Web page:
I remember when I started reading with Desi, he wasn't familiar with handling books, didn't know where to find the page numbers but now he's so curious about them, about what price they are, what the barcodes and ISBN numbers mean. We got a whole new bag of books in the Off the Page Membership Pack and began with a little stock take - Desi handled the books, looked them all over, what's it called, who it's by, how much it cost, how much the whole bag of books cost: "I bet there's more than £100 in there!" he'd said, and I think the meaning he takes from the combined value of all those books is that he is valued. 

You can see him physically change - his head lifts, his shoulders go back, you see the pride in him and just a little grin, you know, 'Somebody cares about me enough to give me over £100 worth of books, and they're my books."

 And if you want to know if the intervention has developed his literacy or made educational gains for him? When we began reading, Desi really struggled, but now, we've read 14 books together, they might be simple books, he might still need some help but that's a real sense of achievement for him, we keep a reading log of how many books he's read, so he can see the progress he's making. 

That's not really what The Reader's model of Shared Reading is about but it's part of what ac94cc2dba6178da8d3fd0fb49996370happens when you give a neglected young man an opportunity - an opportunity he's not previously had - to read, which I think should be a valuable and wonderfully rich experience that every human being should be exposed to. Just reading for pleasure, no demands, no comprehension exercise, just something for fun. That's what makes it worthwhile, he's had that experience now.

Kids like Desi are never ever future-based they don't look further than the next ten seconds, but this has introduced a new way of thinking for him, it's given him an idea of what he can achieve, how many books he could read in the next one or two or six months. He gets a little glow from that."

Marie has witnessed firsthand what an impact these kind of interventions can have with children and young people in care. For a child in care, reading for pleasure, rather than to improve literacy, helps to develop new interests, to break down barriers and ultimately, to provide the building blocks from which they can build new foundations.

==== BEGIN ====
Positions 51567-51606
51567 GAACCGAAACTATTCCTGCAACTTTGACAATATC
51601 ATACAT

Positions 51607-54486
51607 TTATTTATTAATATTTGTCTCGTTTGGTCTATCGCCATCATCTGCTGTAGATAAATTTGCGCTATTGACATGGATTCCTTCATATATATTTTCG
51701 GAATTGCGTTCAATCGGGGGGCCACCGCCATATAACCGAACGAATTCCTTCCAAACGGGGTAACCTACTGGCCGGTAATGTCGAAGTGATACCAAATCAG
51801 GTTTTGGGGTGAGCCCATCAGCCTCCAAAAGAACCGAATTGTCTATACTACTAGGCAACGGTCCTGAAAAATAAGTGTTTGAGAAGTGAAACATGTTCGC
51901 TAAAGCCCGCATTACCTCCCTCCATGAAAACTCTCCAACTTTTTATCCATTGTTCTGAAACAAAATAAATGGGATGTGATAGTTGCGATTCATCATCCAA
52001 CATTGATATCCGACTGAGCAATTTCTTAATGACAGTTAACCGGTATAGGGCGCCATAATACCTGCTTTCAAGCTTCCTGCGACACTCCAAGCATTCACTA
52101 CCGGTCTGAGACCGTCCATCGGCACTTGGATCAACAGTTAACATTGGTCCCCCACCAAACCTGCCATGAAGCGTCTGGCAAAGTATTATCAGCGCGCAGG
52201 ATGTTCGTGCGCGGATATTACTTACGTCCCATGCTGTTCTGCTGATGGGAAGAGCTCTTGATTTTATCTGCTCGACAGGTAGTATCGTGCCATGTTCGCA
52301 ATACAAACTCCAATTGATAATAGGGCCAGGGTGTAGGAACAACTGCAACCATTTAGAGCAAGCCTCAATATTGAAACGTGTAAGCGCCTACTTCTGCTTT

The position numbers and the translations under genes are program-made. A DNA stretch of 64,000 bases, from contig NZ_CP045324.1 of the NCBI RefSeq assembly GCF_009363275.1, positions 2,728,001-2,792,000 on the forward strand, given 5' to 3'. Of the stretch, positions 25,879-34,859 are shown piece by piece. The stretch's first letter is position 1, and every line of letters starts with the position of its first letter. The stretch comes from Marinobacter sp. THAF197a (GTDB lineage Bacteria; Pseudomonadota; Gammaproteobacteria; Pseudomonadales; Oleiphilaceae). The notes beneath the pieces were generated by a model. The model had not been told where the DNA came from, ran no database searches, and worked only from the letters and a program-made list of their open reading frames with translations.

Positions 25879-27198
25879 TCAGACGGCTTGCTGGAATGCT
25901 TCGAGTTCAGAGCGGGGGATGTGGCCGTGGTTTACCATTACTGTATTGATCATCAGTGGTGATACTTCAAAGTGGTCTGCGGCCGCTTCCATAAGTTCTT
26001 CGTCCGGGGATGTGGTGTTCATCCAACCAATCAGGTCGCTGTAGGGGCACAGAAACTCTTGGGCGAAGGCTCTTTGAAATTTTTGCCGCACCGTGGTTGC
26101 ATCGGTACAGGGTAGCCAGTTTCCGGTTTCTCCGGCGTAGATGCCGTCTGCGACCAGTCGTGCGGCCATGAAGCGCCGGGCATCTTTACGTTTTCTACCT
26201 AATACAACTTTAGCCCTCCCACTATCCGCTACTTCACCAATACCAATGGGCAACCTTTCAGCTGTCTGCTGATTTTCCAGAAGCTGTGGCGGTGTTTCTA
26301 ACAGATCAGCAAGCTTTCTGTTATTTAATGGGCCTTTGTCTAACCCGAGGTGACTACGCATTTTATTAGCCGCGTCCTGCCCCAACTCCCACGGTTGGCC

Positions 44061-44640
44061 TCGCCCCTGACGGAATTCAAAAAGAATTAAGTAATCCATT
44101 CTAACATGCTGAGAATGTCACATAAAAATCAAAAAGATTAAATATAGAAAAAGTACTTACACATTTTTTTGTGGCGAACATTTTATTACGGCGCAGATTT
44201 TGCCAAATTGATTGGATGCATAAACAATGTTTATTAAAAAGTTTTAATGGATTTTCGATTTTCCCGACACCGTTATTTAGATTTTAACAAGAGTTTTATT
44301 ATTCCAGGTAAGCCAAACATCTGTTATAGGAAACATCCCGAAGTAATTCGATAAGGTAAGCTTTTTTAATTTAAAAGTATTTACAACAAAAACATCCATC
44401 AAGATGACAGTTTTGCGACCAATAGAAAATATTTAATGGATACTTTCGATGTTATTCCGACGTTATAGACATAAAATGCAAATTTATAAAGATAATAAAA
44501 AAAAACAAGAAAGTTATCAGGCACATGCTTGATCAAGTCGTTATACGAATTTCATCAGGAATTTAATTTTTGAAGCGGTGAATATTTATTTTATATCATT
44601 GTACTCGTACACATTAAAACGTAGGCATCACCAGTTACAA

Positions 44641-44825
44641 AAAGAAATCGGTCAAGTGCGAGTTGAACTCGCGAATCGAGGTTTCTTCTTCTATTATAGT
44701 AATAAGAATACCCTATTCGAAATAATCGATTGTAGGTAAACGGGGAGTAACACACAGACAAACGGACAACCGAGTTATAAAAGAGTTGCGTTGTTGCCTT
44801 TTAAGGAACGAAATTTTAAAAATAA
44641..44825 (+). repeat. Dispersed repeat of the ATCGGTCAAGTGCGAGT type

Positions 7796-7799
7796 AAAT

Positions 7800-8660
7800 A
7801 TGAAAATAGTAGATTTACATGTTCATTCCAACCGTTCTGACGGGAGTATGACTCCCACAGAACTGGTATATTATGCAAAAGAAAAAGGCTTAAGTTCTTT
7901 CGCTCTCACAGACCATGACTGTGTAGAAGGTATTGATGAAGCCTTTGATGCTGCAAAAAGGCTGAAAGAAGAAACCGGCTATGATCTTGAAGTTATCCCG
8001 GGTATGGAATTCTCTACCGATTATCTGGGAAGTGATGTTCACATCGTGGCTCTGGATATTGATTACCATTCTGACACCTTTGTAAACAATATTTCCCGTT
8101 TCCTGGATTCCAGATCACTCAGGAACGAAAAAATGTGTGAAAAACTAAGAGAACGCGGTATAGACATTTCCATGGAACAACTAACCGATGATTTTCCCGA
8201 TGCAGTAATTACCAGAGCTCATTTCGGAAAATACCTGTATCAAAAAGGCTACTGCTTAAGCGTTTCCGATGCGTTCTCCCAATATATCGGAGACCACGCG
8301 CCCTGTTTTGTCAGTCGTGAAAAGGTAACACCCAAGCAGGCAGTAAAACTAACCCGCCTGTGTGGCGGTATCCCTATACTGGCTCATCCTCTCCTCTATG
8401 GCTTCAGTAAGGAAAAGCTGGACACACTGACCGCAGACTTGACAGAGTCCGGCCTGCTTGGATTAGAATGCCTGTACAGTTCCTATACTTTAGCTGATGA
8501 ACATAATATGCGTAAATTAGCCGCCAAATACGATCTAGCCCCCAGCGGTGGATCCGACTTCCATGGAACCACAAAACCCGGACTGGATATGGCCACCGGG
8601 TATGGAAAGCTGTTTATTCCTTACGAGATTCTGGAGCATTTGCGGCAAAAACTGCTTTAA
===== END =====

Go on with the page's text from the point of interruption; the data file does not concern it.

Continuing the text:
"It's about helping them to build new parts of their identities, to be defined by more than just the paperwork in their folders.

Desi may never be a real bookworm but he's a young man who can say "I've read 14 books in the last three months" and that begins to sow the seeds for new identities - "I'm a reader, I am somebody who has books in my life" - and those are the kind of profound shifts that make a difference in the long-term. He's a remarkable young man."

As Marie notes, not every child Off the Page engages with will become a book lover or a lifelong reader, but the project's aims extend further than that. By breaking down barriers with literature now, The Reader leaves the door ajar for those children to return to reading in the future. Books will no longer be 'otherly' to these children but something open to them if and when they choose to seek them out.

The Off the Page project has also helped to build essential social experiences for the children and young people engaged, creating positive interactions built on a shared experience, as well as providing opportunities for relaxed, open and honest discussion that centres around a text and depends entirely on how much or little the child is comfortable sharing.

“Daisy”, aged 10:
“I wish I could read with Joyce forever ‘til one million or a billion or a gazillion infinity number…

I feel so happy when I read with Joyce because then it makes me take all the bad memories and think about the good ones.”

“Cathy”, aged 16:
“The teachers started to get fed up of me…they said to me at the start of the year, they said ‘You’re not gonna be allowed a place at our sixth form, you’re gonna have to go elsewhere.’
About two weeks ago I found out I was allowed a place in my sixth form. They were like “You’ve transformed into a whole different teenager, you’re just so much more calmer and patient and getting into school and doing what you’re meant to do’ and I was like ‘I know’.